A Bit About Colostrum

Published on Thu, 03/17/2022 - 6:05pm

A Bit About Colostrum.

 By Jaclyn Krymowski.

 The dairy industry has invested heavily in calf health with countless hours of meticulous research and detailed study. It’s safe to say its producers are well aware of how important colostrum is to that effort.

But building rigorous protocols and quality requirements starts with a foundational understanding of how colostrum works, what it provides the calf and what exactly influences its quality. This not only ensures that employees are getting calves off to the best possible start, but it can also help you establish a backup plan for cows that have little or poor-quality colostrum.

Colostrum components
The first milk produced following parturition contains more than antibodies (or immunoglobulins) for immunity. Colostrum also has increased concentrations of proteins, as well as fat, minerals, and vitamins A and C compared to regular milk. The higher concentration of protein is due to the transfer of antibodies to the calf.

Building a solid defense system is essential for a newborn’s growth and development. Replacement heifers especially need the maximum benefit of immunity as diseases caught early in life can have a negative impact on production later in life.

The absorption of colostrum and its antibodies happens in the intestine. From there, the macromolecules (such as antibodies and nutrients) are then absorbed into the bloodstream. In an event called “gut closure” that happens as the intestine matures, the calf can no longer absorb immunoglobulins.

In dairy calves, this happens at about 24 hours of life making it the absolute cut off that an animal must receive an adequate colostrum dose. However, studies have shown that gut closure is a gradual process, meaning that as the hours go by less antibodies will be absorbed making it imperative to offer colostrum in the correct amount as soon as possible after birth.

Research has also found that a large supply of different globulins, or components, in colostrum offer the calf a quick source of other additional nutrients (such as proteins) that might not have been fully provided during gestation.

All about the quality
As time goes on, the quality of colostrum produced by the cow also goes down. A cow will transition from colostrum to milk in the first three to four days postpartum. However, after the first milking the colostrum after tends to have a lower concentration of immunoglobulin G (IgG).

According to the University of Maryland Extension, a positive, high-quality IgG score over 50 g/L is considered high quality.  A Brix refractometer is the ideal tool of choice for dairy producers to measure IgG scores as it will give the best measure of total solids. However, a colostrometer also works well and is more affordable. This device measures the colostrum’s density based on gravity.

Natural colostrum is always the best choice, though in a pinch there are commercial substitutes on the market. And, because colostrum composition depends on the environment and pathogens the cow was exposed to, obtaining it from within the herd is preferable. That said, a calf doesn’t need to drink colostrum from its dam specifically.

How colostrum is stored and thawed is extremely important to preserve quality. If fresh colostrum cannot be fed within an hour of milking, it can be refrigerated (<35°F) for up to 24 hours. You can warm it up to feeding temperature in a warm water bath – the same method is recommended for thawing frozen colostrum.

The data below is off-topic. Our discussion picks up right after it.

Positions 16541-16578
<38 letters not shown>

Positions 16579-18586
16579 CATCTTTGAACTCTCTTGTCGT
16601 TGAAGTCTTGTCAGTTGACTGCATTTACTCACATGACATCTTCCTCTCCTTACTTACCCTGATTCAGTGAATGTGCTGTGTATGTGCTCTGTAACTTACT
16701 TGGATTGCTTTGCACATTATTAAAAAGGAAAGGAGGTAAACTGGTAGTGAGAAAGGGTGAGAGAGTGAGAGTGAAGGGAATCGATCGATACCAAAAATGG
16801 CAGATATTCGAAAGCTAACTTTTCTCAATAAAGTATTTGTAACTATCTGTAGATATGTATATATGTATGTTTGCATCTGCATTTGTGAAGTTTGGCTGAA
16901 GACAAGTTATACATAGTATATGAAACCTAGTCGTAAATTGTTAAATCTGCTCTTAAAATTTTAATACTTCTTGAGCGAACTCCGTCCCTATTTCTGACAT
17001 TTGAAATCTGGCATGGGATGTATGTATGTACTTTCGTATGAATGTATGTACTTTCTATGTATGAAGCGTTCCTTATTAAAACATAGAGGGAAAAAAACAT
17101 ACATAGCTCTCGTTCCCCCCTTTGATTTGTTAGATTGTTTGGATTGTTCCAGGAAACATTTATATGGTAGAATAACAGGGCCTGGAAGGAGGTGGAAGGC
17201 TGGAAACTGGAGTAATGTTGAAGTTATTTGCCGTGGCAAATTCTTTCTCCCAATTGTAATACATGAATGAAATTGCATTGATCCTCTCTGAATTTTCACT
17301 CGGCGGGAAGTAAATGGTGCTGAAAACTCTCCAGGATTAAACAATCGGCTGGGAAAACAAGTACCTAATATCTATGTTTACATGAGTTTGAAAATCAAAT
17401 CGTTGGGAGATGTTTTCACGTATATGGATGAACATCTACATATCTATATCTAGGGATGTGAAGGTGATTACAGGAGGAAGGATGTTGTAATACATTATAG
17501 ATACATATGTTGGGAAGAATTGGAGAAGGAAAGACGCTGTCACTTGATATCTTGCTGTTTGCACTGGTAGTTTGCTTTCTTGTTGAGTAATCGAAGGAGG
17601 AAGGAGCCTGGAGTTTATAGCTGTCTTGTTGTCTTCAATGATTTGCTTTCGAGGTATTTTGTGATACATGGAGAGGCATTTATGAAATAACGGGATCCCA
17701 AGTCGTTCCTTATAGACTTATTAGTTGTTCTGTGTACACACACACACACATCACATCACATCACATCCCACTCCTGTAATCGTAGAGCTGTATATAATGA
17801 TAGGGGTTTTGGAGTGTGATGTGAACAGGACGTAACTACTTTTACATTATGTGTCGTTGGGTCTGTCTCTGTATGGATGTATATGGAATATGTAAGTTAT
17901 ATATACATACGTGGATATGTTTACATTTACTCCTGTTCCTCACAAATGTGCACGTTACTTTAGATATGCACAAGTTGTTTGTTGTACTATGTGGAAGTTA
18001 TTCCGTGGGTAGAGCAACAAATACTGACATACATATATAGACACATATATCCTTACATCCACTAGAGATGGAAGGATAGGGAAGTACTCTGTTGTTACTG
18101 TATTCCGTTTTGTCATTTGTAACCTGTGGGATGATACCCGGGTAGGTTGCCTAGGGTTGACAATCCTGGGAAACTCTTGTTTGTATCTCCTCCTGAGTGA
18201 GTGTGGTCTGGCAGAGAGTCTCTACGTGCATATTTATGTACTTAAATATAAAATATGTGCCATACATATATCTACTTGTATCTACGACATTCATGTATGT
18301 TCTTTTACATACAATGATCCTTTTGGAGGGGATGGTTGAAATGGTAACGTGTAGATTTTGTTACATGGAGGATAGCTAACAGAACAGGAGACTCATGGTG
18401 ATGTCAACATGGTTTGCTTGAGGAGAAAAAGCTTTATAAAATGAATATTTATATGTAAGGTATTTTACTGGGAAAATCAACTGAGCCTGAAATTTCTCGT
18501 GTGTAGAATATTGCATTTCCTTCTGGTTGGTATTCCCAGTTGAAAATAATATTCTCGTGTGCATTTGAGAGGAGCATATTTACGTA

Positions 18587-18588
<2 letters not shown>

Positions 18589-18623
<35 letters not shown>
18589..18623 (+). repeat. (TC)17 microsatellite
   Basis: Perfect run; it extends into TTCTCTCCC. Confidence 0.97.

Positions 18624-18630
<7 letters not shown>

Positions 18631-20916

Colostrum can be frozen for up to a full year without impacting its quality, but it should be warmed up slowly and kept from overheating. (The University of Maryland Extension recommends never thawing in water over >120°F to avoid destroying any antibodies.)  It’s also important that the freezer you keep it in is reliable without risk of any thawing.

Remember, certain animals tend to producer poorer quality of colostrum than others. As a rule of thumb, you can expect first calf heifers to produce smaller amounts of colostrum and at a lower quality compared to a mature cow who has been exposed to more. It’s always recommended to run a quality test on each batch of fresh colostrum before deciding to feed, store or dump it.

The impact of feeding
No matter the quality of your colostrum, it won’t do any good if it is fed too little and too late. Ideally, a calf’s first serving of colostrum happens within a couple hours of birth. A longstanding rule of thumb is to give calves 10 to 12% of their bodyweight’s worth of colostrum within the first eight hours. However,  Iowa State University experts recommend that a calf should have four quarts of high-quality colostrum within the first four hours, followed by at least two more quarts between six and eight hours. Specifically, that should allow the calf to have anywhere from 100 to 150g of IgG as quickly as possible.

It should be noted that smaller calves shouldn’t necessarily receive significantly less colostrum. Research has shown that small breeds like Jerseys still have high nutrient requirements and need at least a full gallon to gallon and a half of colostrum.

The transitional colostrum that a cow produces between calving and regular milk can still be fed to calves. While the antibodies won’t be able to be fully absorbed, this milk is still high nutrient dense and full of nutrients the calf can benefit from.

In any case where colostrum replacements or supplements are needed, thorough research and professional consultation should be done on any product prior to purchase. Poor quality or improperly fed products can have disastrous effects on young animals; always consult with your veterinarian and nutritionist.